A whopping $138 billion of infrastructure spending is planned across New Zealand over the next 10 years, according to the latest Infometrics Infrastructure Pipeline Profile. Updated in early November, the Profile shows planned infrastructure spending is expected to be roughly $9b higher than our previous estimate from September 2018 (see Chart 1).
This time, roading isn’t driving growth in infrastructure spending. Instead the increase is driven by a large rise in rail infrastructure spending coming down the line! The Labour-led government’s affinity for rail transport over roading is very evident, with a $1b rail announcement in the 2019 budget just the start.
Roading spending on a lower track
Our roading infrastructure spending figures are based on our understanding of local council capital expenditure forecasts and NZTA’s National Land Transport Fund allocation. The Infrastructure Pipeline shows that, compared to previous estimates, NZTA’s infrastructure spending is losing steam – especially over the next three years. The most significant derailing comes from less capital spending on local road maintenance and operation, as well as less money on public transport services.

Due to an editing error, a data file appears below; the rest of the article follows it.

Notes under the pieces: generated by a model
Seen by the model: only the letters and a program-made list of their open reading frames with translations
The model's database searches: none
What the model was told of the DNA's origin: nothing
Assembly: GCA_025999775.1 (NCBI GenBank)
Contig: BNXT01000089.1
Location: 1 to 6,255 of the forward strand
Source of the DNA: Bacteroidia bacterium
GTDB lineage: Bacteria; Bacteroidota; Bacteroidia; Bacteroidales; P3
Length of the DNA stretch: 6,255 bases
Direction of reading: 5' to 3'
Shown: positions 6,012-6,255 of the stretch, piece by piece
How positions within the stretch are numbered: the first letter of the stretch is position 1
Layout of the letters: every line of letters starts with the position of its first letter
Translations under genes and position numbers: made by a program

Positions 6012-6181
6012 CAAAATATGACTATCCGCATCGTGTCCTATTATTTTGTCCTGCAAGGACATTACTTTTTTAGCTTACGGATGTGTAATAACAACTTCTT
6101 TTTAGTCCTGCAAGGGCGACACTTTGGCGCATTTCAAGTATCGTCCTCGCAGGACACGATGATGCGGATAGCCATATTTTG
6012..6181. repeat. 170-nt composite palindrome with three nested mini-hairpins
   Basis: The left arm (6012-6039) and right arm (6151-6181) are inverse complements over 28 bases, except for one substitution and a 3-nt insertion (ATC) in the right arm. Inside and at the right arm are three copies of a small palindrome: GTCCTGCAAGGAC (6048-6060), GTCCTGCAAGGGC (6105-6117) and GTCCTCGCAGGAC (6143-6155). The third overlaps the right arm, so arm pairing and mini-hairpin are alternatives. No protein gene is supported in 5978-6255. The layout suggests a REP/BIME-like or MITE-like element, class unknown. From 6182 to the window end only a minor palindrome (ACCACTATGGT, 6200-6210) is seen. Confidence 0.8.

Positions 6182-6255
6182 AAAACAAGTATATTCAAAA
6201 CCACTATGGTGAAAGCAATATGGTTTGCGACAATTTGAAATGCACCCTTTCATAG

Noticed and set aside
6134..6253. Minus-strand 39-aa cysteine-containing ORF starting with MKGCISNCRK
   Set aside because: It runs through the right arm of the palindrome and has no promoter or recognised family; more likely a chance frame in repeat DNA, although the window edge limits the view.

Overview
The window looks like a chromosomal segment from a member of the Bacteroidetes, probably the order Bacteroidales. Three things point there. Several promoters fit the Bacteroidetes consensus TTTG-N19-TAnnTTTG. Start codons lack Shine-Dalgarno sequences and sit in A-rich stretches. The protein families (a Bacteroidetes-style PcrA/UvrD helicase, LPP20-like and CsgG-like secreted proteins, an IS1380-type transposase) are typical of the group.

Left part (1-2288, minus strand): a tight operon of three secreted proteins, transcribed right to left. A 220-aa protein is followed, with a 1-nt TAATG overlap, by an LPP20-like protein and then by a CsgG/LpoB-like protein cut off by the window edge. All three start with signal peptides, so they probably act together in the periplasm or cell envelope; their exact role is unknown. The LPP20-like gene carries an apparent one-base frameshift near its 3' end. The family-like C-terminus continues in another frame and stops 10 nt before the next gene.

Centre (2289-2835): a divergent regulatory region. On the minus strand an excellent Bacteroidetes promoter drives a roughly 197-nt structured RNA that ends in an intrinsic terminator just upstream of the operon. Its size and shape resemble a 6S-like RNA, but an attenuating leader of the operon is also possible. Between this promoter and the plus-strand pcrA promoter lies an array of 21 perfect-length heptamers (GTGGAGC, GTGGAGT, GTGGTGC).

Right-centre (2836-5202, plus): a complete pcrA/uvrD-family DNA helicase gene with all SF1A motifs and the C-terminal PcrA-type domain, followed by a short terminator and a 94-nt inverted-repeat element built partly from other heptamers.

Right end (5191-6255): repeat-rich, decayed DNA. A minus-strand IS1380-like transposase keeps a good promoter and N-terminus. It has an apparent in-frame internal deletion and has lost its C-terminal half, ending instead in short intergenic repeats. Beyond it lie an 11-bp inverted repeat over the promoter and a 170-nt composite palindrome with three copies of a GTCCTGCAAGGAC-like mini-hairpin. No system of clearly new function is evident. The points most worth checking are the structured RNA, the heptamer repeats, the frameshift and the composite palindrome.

The logic behind the decrease in planned roading infrastructure isn’t clear. Previous estimates looked overly optimistic and ambitious, so it’s likely that our lower estimate of expected spending is returning the track to a more normal level of infrastructure spending. It is important to note that, although lower than last year, NZTA’s expected annual capital spending on public transport services remains more than twice what was spent annually back to 2010.
Another driver for the decrease in planned roading infrastructure is likely to be a change in government’s preferences, with a shift towards multi-modal transport options.
Full steam ahead
KiwiRail’s capital expenditure forecast signals an expected $2.3b of rail infrastructure spending between 2020 and 2023. When combined with Infometrics forecasts of rail spending for the 2024-28 period, we expect to choo through $7.4b over the 2019-28 period (see Chart 2). With that much money going into rail over the next 10 years, now is as good a time as any to be called Thomas!
Our full Infrastructure Pipeline Profile looks in-depth at a range of infrastructure spending types and projects. We provide detailed information on expected capital spending on roading, other land transport, ports and airports, electricity transmission, electricity distribution, electricity generation, irrigation, telecommunications, and local authority spending.
This information is provided at a both a national and regional level, but unfortunately it doesn’t come with as many puns.
If you want to find out more, please contact Paul Barkle at firstname.lastname@example.org
(We can’t guarantee you won’t get more bad puns out of Paul though, that train has already left the station).
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